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PACT and Medication

Do all PACT members take medications?

When NAMI folks refer to PACT, we mean the program of assertive community treatment described in the PACT Model of Community-Based Treatment for Persons with Severe and Persistent Mental Illnesses: A Manual for PACT Start-Up, ("the PACT manual," for short) and in the National PACT Standards.

PACT teams are made up of a psychiatrist, social workers, peer specialists (people who are receiving or have received services for severe and persistent mental illness who are paid PACT staff), nurses, paraprofessional mental health workers, employment specialists, and substance abuse specialists. A qualified person who is recovering from a severe mental illness can hold any staff position on a PACT team. Many consumers find employment on an assertive community treatment team satisfying work.

Many people have questions about the role of medication in assertive community treatment. Two questions they ask most frequently-and the answers-are:

In PACT, do consumers have to take meds?

No. PACT consumers have choices, including a choice about taking medications. If a consumer does not want to take medication, he or she is not discharged or abandoned. PACT continues to work with consumers who do not want medications in other ways, such as with finding housing or a job or managing symptoms without medications.

Courts sometimes do order people to take medications, so some PACT members are legally required to follow that treatment. These people would have that requirement no matter where they got services, in a PACT program or in any other community mental health program.

Remember that people in the PACT program have supportive, give-and-take relationships with staff, including staff who are themselves recovering from a severe mental illness and know first-hand the benefits of and problems with taking meds. And staff can help people avoid involuntary hospitalization, homelessness, or returning to jail or prison.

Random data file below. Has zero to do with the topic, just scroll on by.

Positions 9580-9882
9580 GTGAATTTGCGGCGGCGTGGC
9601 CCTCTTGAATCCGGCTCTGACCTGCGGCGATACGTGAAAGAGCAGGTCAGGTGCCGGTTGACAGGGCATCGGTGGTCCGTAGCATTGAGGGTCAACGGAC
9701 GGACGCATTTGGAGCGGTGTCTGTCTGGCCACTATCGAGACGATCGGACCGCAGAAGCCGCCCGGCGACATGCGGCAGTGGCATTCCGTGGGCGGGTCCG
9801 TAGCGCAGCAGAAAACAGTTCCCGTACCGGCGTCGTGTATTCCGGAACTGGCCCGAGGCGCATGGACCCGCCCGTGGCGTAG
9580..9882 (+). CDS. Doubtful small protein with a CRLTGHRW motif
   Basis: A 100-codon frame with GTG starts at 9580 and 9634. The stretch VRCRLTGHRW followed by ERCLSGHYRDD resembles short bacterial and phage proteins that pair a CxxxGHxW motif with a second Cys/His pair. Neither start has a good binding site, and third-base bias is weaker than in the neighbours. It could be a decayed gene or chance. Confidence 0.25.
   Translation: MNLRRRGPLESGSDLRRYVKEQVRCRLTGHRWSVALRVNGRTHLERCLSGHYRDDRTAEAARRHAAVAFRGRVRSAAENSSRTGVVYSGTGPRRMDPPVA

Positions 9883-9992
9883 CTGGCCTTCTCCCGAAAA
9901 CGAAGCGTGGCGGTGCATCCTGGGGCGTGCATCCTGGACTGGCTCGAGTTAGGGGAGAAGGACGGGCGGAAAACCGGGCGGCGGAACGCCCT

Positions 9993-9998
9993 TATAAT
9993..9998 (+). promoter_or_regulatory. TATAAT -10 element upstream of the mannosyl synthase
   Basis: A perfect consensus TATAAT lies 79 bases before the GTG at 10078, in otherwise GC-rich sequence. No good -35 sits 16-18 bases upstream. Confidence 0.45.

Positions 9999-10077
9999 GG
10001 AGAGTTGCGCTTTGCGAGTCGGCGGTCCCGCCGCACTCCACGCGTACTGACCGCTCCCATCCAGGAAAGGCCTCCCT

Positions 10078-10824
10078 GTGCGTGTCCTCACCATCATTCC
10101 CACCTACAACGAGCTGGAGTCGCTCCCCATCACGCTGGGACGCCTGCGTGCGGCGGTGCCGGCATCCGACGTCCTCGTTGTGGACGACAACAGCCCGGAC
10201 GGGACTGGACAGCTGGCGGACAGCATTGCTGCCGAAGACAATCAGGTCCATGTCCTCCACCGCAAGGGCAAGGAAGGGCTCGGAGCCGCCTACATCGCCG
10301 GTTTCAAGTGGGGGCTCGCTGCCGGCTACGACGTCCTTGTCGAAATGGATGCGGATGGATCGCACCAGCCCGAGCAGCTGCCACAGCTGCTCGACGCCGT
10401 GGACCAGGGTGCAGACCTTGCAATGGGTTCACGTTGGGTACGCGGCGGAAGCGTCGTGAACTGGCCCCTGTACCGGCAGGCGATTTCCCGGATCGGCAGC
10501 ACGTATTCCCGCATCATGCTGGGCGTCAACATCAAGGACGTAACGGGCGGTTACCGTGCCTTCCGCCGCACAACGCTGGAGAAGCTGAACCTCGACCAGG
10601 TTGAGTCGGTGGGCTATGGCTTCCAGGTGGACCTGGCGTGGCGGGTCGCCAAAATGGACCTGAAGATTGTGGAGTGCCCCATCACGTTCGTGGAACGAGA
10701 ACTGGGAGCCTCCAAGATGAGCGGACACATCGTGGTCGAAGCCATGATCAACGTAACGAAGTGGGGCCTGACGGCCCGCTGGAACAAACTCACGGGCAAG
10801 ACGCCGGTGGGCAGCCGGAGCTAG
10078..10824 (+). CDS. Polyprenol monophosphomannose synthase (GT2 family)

If consumers do choose to take medication, do PACT staff come to their house every day to bring the meds and make sure they take them?

PACT teams do not deliver medications to most PACT consumers' homes. Rather, consumers develop their own individual strategies with staff help. When both agree medication would be helpful, they work out a strategy and schedule that make the best use of the medication's benefits, that works well with the consumer's daily routine.

Some strategies consumers use include things like putting medications in special containers so they're sorted by days or weeks to make it easier to remember to take them correctly. Sometimes staff just give reminders or arrange for the consumer pick up meds at the PACT team's office, if he or she wants to do that. And, yes, sometimes staff will deliver medications to a consumer's residence daily if that's what the consumer and staff think will work best.

The goal in PACT is for people who take medication to learn manage it on their own as part of their recovery.

Medication, when it's needed, is just one tool staff and consumers may use when they're working together for a better life for the consumer. Staff and consumers know it's just a single tool among many--like getting and keeping a place to live, or finding and staying in a job or in school, or learning to be comfortable with friendships and social activities. Like medication that helps with symptoms, all are ways to get better. When consumers and staff learn to use many tools well and make changes when individuals need a change, they are on their way to better managing their health and their lives.


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